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The stats under the hood of De La Cruz are about what you expect; he’s electric when he makes contact (bat ball sliders to the right), but still struggles to make contact and put the ball in play (plate discipline and contact sliders to the left).

We’re at Choose Your Own Adventure Time with De La Cruz. The league adapted to him last year and he was sub-Mendoza for the second half; There will be inevitable breakdowns here. But he’s part of a fun offense in a hitter-friendly park, and the Reds have everyone running like crazy. If I were to hire Elly right now, I would probably follow a simple rule for future transactions: If the offer presented isn’t a clear yes, just say no. If you want to move it for a premium, I suspect one of your rivals will come calling soon enough with a FOMO offer.

I’m happy to see that so many of our readers have added Cowser in the last seven to 10 days, a player with a high pedigree who always looked ready to steal time from Austin Hays. But cutting Bellinger and adding Cowser is too reactionary a move. Bellinger’s up-and-down career has been difficult to explain in recent seasons, but he still has too much upside and recent production history to consider putting him in any format, even very shallow leagues.

My friend Scott Jenstad had the right approach to this question: yes, you want to add Cowser; just drop someone other than Bellinger for this.

Spanning the entire world

I don’t know who my second favorite actor of all time is, but Philip Seymour Hoffman has always been number 1. Hoffman was fully capable of carrying a film as a leading actor (Capote the most obvious example), but my favorite Hoffman roles are probably the supporting efforts.

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1. Lester enters Almost Famous. It’s a crime. Hoffman wasn’t nominated for the Academy for his perfect embodiment of Bangs, the erratic rock critic from the ’70s. Hoffman has four scenes and just under 10 minutes of screen time. Commit every second to memory; he is at the top of his game. Amazingly, Hoffman had the flu the entire time he took the photo.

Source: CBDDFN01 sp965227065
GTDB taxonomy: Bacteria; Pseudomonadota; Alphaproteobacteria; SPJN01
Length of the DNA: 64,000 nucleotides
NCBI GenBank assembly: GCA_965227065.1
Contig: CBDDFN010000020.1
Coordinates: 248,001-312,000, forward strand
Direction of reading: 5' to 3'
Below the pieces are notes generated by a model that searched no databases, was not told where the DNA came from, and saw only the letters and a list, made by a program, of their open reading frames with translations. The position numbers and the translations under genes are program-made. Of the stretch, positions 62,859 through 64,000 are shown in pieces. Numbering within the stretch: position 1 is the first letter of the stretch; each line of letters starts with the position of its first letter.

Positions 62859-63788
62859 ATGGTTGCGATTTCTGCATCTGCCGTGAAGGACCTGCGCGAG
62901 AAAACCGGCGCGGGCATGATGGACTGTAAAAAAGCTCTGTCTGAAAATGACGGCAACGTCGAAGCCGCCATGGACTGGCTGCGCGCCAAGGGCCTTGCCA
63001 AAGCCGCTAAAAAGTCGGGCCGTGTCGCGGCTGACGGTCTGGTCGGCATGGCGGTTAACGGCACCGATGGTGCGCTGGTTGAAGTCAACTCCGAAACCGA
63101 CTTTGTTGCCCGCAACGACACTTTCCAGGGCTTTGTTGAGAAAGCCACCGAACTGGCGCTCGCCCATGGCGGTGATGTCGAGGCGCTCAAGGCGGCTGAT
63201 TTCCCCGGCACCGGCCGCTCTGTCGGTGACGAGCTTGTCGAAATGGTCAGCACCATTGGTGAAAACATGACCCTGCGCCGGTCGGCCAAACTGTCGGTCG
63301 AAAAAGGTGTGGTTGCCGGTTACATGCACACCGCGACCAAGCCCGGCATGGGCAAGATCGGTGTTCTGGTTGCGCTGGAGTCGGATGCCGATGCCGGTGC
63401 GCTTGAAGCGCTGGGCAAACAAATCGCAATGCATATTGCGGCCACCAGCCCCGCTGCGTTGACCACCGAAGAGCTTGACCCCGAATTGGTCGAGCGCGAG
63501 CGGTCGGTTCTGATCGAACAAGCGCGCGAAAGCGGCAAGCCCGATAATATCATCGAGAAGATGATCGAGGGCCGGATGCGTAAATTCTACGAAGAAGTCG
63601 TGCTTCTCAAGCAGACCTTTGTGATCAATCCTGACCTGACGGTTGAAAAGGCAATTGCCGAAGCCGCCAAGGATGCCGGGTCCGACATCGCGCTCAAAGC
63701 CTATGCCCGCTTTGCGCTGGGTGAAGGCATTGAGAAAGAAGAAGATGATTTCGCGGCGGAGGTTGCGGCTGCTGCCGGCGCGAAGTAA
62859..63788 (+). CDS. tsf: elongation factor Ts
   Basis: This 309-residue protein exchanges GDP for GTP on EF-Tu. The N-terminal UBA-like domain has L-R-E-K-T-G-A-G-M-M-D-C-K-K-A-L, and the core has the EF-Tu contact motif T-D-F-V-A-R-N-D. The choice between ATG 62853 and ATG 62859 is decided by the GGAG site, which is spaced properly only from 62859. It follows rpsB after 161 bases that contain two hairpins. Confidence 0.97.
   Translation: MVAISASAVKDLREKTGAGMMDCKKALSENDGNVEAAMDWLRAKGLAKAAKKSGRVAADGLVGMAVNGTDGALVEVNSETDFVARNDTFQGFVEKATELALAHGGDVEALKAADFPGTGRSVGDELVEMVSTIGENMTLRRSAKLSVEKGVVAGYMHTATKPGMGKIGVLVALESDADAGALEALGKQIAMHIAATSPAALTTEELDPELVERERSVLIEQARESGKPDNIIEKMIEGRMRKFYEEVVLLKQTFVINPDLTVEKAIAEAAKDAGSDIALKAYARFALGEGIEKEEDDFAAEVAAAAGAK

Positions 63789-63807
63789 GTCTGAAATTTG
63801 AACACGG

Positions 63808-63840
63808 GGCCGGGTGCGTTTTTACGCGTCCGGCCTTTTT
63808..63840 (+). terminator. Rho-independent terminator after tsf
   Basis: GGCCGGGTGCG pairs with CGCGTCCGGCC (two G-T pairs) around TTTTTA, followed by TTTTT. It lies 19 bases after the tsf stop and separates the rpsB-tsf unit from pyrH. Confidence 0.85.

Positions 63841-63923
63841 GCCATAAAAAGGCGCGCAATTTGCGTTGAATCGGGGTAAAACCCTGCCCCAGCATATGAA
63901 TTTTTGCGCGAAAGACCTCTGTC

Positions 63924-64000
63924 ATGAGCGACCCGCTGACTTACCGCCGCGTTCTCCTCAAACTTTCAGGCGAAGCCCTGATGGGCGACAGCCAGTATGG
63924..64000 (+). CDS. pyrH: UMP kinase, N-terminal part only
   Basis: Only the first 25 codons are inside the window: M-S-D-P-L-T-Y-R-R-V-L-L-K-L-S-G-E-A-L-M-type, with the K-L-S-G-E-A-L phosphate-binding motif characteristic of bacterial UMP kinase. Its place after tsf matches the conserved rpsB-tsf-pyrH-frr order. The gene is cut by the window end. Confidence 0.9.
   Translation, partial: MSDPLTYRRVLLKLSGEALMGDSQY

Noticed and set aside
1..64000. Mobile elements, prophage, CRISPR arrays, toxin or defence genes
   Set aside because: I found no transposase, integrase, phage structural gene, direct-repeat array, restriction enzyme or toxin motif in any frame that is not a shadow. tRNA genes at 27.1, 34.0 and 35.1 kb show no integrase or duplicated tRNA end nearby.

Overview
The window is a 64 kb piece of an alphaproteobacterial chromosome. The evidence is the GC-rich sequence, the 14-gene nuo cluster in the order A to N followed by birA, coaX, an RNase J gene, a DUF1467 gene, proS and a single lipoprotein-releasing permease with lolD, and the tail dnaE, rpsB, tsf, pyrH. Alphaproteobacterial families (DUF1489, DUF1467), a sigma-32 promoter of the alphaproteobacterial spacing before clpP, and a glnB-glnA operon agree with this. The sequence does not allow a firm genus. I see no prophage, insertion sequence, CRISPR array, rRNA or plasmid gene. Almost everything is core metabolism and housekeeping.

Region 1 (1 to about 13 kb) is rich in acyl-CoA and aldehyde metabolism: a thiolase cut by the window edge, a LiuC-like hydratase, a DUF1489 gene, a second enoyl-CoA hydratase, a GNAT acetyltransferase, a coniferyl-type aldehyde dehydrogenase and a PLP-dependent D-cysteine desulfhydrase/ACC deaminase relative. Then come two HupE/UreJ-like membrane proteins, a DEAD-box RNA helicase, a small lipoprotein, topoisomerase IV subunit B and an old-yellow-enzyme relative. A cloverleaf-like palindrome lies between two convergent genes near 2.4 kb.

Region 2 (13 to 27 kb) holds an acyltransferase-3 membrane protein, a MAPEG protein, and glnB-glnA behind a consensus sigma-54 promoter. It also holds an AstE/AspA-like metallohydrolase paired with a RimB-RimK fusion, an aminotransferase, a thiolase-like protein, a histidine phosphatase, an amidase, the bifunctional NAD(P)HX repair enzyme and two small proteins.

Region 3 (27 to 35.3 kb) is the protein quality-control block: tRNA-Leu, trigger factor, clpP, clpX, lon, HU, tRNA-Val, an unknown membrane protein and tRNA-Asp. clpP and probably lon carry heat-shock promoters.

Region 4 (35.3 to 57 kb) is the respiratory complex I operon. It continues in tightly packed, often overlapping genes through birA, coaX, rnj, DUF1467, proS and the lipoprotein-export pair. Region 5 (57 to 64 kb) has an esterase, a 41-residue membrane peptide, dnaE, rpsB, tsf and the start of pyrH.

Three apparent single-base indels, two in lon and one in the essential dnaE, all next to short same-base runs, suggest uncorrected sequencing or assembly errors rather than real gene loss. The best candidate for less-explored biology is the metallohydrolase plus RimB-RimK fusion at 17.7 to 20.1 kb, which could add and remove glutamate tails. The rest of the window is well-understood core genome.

2. Scotty J. in Boogie nights. Although Hoffman was grossly underestimated for his ability to play strong characters, he was undeniably brilliant at embracing roles that required humanity and shocking vulnerability. This is a perfect example of that.

3. Enter Sandy Lyle Polly came along. Hoffman’s hilarious role as the washed-up child star with no self-awareness is played perfectly; it validates your 90-minute investment in an otherwise forgettable film. I almost listed Hoffman’s starring role in the quirky film Love Liza for this last spot, but that is a very dark achievement; I wanted to end with something fun.

Another fun Hoffman role (albeit a very small part) is that he plays The Mattress Man in the overlooked role Punch-drunk love.

This could have been a separate article; maybe someday it will be. Hoffman’s oeuvre is a treasure. I’m just sad we won’t get any more of it; I’m still not over his death ten years ago (where does the time go?), a blow on Super Bowl Sunday.

You know how much I loved this question. I could go on and on about great covers; here are a few that first came to mind.

And then there are the timeless cover versions that are so enormous that it’s not widely understood that they weren’t originals to begin with.

If I continue with this list, my editors will put me on a timeout. See you next week, amigos. Keep those questions coming: scott_pianowski on Twitter/X.